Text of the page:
Bentley Has Redesigned Their Most Valuable Car—And It Costs Over $2 Million


Back in the late 1920s, British ultimate luxury performance automaker Bentley was at a crossroads in its racing program. Its rivals from Mercedes and Bugatti had created increasingly powerful motors, and were threatening the dominance in prestigious endurance races like Le Mans with its famed 4 1/2-liter sporting coupe. Company founder W.O. Bentley—an engine builder by vocation—wanted to upsize the motor to 6 liters. But at the behest of a wealthy benefactor, a racecar driver, and the company’s chairman, he was goaded into trying an emergent technology: The supercharger.

This device had been invented back in the 19th century. Using the output of an internal combustion engine, it draws extra air into the combustion chamber. This allows more fuel to be burned, and thus creates more power—think about the effect of blowing on a campfire’s coals.

Engineers at Bentley disassembled a Vintage Blower, laser scanned every component, and then used these detailed measurements to commission all-new parts that are exactly like the old ones.

Mercedes had created the first production road-going supercharged car in 1921, and other brands like Fiat and Alfa Romeo had added them to their racing cars in intervening years. So, Bentley strapped a supercharger to 55 versions of the 4 1/2-liter motor, and some of these made their way onto the race track. These cars earned the somewhat salacious moniker “Blower Bentleys.” Only four remain, and they have become the most valuable vehicles in Bentley’s 102-year history. The last one that traded hands several years ago sold in the high seven-figure range; today one would almost certainly cross the eight-figure threshold.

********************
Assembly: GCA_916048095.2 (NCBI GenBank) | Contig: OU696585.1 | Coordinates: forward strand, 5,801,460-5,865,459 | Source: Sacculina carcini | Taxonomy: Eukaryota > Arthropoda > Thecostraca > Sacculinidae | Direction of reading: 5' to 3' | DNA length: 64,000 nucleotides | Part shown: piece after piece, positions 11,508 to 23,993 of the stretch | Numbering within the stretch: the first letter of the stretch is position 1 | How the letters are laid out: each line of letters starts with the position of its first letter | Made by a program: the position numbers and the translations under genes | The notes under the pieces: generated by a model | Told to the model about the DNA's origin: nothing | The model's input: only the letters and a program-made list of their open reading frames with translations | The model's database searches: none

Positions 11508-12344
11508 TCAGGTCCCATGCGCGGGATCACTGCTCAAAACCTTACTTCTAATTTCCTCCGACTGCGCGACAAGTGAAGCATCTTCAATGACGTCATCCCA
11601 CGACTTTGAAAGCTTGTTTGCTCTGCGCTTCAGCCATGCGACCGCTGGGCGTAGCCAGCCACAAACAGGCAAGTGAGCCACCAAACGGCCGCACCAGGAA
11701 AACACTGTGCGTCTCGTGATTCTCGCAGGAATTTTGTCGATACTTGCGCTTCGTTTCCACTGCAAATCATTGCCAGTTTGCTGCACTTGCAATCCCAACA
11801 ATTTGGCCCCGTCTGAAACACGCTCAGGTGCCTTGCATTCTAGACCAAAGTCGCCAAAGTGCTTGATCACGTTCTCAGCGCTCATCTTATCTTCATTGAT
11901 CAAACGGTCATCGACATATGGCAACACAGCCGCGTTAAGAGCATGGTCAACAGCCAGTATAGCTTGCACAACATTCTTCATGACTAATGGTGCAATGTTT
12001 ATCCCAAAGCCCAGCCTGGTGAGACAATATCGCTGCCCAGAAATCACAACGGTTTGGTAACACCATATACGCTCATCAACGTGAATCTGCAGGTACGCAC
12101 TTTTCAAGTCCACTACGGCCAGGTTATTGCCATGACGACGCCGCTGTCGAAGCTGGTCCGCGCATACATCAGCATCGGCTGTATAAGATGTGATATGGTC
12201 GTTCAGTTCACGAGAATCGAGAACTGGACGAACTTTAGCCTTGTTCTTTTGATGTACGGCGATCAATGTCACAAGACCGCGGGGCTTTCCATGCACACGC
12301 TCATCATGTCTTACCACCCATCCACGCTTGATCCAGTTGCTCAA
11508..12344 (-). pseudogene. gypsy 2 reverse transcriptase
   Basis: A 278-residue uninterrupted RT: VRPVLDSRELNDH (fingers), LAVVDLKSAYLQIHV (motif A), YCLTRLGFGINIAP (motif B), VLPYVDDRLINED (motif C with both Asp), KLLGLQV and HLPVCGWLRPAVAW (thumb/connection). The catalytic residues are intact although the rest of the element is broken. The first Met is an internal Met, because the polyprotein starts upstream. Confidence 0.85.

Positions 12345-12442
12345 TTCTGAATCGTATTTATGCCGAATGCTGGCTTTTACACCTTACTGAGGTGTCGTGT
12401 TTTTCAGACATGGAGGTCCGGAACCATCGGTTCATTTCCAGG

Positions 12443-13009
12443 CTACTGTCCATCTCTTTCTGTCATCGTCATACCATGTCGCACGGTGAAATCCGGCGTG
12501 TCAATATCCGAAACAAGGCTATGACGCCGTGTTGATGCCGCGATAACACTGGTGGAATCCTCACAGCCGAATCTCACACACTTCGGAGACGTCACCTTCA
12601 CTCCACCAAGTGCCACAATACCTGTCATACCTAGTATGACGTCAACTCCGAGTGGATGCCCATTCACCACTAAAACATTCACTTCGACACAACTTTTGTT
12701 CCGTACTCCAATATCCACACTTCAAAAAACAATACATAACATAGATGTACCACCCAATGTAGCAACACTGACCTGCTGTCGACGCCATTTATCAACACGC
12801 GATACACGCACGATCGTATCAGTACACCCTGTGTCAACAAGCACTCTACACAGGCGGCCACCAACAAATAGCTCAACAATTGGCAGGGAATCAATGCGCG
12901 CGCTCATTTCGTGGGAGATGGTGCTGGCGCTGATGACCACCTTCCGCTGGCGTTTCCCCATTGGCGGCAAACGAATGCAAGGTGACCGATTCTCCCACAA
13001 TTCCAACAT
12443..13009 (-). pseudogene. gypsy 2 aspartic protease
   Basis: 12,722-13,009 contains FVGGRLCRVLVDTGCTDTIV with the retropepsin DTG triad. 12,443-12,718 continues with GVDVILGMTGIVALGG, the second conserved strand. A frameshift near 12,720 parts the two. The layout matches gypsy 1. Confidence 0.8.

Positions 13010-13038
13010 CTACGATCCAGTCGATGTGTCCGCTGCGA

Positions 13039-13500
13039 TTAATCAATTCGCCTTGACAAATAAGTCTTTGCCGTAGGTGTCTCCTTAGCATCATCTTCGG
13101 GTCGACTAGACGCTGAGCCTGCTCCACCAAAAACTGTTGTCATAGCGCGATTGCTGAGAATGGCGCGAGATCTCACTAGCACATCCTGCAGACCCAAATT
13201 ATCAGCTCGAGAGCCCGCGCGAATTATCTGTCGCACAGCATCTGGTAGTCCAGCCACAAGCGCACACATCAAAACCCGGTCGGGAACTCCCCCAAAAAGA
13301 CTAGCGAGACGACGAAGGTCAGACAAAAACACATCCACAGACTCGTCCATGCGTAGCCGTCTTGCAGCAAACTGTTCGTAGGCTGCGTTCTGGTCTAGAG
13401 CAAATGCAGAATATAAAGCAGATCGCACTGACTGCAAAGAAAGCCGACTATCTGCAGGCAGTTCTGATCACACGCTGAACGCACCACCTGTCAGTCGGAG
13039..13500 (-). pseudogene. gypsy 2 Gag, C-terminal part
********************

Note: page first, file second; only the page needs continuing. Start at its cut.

To capitalize on the rarity, and to emphasize the brand’s sporting heritage, Bentley has decided to produce a dozen brand new vintage Blowers. This was no easy task, as none of the parts exist, and one can’t simply download the design and engineering files from 1929. Fortunately, Bentley owns the second Blower ever built, and it is housed in its museum collection. Engineers disassembled this car, laser scanned every component, and then used these detailed measurements to commission all-new parts that are exactly like the old ones, down to the ash wood frames for the body panels, and the leather straps that hold down the hood (er, bonnet.)

A look at the engine of the Bentley Blower.

The result is an entirely new, old car. Being in or near it creates a kind of Möbius loop through space-time. When someone asks what year it is, one has to kind of shrug and answer, “1929. And 2021.” Available only to the marque’s most discerning clients, each Blower Continuation Series car will start at a cost of $2.1 million, which seems like a relative bargain given the price of an original. These cars are eligible to drive in prestigious vintage car rallies, like the Mille Miglia in Italy.

But if you’re shopping for a vehicle at that lofty price, don’t start liquidating assets. All of them are already spoken for. Perhaps, if you’re fortunate, you’ll see one on the road one day, as we did at the recent Pebble Beach Concours d’Elegance, its supercharger roaring as it pushes the car along a winding byway, pushing it—impossibly—through past, present, and future.

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